Church Law–Not Always Just

On numerous occasions, Pope Francis has expressed concern about the judgmental stance of the church on issues of sexual relations, annulments, and remarriage of divorced Catholics.  Part of his concern, I suspect, is that our faith teaches that God is the one true judge and His ways are not our ways.  When we set ourselves up as judges for one another, we get littered with incongruities and ironies that are tough to reconcile.

A friend of mine recently petitioned for an annulment so that he could remarry with the church’s blessing; but it was denied by the local tribunal—the ecclesial office that makes judgments on behalf of the church.  An annulment is a statement by church authorities that frees a previously married person from his/her prior bond because the union is determined to be non-sacramental.  Annulments are granted for various circumstantial reasons.  Some are due to loopholes, like if the couple in the former marriage did not follow the proper form of the marriage rite.  But most petitioners have to present convincing evidence that they did not understand or live out aspects of the sacrament; for example, annulments are often granted because of abandonment, addiction, adultery, physical abuse, or some forms of deception or mental illness.  This annulment was denied essentially because the petitioner did not want to indict his former spouse.  While enduring the two-year annulment process, he was schooled by two priests handling the case on what it means to honor a sacrament—ironically, both have been restricted in their priestly service because of their own sexual improprieties.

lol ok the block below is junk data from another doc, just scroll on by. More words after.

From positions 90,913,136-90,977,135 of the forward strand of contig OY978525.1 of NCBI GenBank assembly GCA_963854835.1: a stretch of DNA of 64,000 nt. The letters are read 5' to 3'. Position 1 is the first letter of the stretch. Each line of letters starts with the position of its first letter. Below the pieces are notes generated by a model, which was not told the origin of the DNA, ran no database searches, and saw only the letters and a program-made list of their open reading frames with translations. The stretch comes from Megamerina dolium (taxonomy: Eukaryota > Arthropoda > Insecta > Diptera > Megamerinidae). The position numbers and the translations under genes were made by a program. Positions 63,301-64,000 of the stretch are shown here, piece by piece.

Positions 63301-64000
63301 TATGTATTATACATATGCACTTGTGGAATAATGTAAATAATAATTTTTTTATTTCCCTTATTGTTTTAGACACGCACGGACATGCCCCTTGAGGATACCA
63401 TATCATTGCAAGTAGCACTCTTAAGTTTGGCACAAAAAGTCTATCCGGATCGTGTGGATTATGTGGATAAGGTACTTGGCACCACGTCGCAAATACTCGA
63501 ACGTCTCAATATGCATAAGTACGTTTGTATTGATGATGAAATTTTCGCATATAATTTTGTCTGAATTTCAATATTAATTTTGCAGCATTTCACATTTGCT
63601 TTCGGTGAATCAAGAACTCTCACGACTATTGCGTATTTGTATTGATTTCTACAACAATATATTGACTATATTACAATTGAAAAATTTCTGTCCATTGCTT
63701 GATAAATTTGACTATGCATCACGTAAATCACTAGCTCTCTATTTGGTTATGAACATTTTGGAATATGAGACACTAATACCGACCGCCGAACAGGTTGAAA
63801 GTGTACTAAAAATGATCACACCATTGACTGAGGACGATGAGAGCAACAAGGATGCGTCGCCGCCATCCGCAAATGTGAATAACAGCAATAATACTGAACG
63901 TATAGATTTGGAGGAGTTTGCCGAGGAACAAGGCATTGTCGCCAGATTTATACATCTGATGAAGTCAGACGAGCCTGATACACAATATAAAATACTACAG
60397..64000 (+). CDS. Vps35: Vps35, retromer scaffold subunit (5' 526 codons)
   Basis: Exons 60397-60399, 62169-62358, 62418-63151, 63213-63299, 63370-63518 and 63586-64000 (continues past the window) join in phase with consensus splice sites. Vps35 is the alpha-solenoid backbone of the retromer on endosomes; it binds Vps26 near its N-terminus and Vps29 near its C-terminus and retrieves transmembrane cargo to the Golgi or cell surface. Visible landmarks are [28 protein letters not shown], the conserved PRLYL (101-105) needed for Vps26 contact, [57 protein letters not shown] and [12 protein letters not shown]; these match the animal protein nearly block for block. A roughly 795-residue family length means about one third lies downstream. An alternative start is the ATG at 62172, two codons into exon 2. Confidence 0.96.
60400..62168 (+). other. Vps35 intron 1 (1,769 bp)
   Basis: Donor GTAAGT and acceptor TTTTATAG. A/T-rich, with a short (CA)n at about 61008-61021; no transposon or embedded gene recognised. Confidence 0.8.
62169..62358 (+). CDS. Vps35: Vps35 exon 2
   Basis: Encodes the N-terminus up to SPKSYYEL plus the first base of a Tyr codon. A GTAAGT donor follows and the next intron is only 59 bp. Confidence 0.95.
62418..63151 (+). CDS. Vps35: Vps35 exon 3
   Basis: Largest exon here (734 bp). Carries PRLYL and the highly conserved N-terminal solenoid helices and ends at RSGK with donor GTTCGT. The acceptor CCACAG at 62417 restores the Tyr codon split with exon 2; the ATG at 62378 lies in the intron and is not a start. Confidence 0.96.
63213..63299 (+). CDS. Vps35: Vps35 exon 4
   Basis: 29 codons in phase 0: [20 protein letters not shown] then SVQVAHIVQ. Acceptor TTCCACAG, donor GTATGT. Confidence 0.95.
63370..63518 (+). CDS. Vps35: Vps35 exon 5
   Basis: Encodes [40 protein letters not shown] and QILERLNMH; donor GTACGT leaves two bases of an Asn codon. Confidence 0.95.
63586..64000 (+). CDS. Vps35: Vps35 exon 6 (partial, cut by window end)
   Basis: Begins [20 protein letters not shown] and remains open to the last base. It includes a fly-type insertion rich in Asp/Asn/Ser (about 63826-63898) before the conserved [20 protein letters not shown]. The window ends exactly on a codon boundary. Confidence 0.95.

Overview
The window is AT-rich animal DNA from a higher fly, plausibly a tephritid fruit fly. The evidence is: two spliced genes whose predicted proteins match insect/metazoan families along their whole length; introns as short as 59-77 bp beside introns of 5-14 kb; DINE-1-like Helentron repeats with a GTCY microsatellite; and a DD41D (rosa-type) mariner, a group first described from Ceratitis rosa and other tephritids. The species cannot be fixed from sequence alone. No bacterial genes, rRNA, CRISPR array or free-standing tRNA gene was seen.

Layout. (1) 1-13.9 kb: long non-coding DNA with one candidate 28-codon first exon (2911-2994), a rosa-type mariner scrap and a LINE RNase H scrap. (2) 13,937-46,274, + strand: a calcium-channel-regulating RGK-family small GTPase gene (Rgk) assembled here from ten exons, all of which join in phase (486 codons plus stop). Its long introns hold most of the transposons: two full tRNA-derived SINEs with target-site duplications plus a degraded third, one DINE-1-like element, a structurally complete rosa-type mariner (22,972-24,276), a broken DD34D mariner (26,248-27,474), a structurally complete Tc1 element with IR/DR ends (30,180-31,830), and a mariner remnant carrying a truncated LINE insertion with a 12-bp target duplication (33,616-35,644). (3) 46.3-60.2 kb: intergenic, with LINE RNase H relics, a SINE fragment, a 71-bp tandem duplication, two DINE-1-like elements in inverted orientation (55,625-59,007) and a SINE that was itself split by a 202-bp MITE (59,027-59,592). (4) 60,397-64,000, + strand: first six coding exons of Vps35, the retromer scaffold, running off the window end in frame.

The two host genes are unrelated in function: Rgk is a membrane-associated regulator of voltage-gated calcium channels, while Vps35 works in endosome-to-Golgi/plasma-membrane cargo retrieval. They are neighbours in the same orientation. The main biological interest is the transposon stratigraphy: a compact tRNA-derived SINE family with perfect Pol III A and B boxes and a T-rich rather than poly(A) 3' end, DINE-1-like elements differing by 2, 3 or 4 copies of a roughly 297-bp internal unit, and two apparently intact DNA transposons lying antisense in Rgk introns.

It is obvious, on occasion, that life is not fair and laws are not imposed justly.  Fortunately, God is ultimately in charge, not those who impose laws.  Sometimes people, from judges to common folk, make crucial mistakes and have to pay for them the rest of their earthly lives.  Those who find themselves in such difficult situations are left to follow their heart, their well-informed conscience, and Christ who continuously went out of His way to welcome legal castaways like themselves.

In this, Jesus did not teach us to ignore the law but to rise above its injustices.  The task of the Church is to help people come closer to The Lord, not to push them away, not to judge but to help them reach back to the outstretched hand of Christ.  Our canonical law, like our civil law, does a good job in offering structure for us to operate in an organized moral fashion; but sometimes it gets things wrong and does not deliver justice.  For that, we must rely on the eternal judge.

We are each imperfect.  We have all, at one time or another, been judged unfavorably by others.  Let us pray for those placed in positions of earthly judgment and those who are currently suffering because of judgement rendered upon them.  As our Holy Father reminds us, let us be careful in our judgments and remember that our one true judge is God.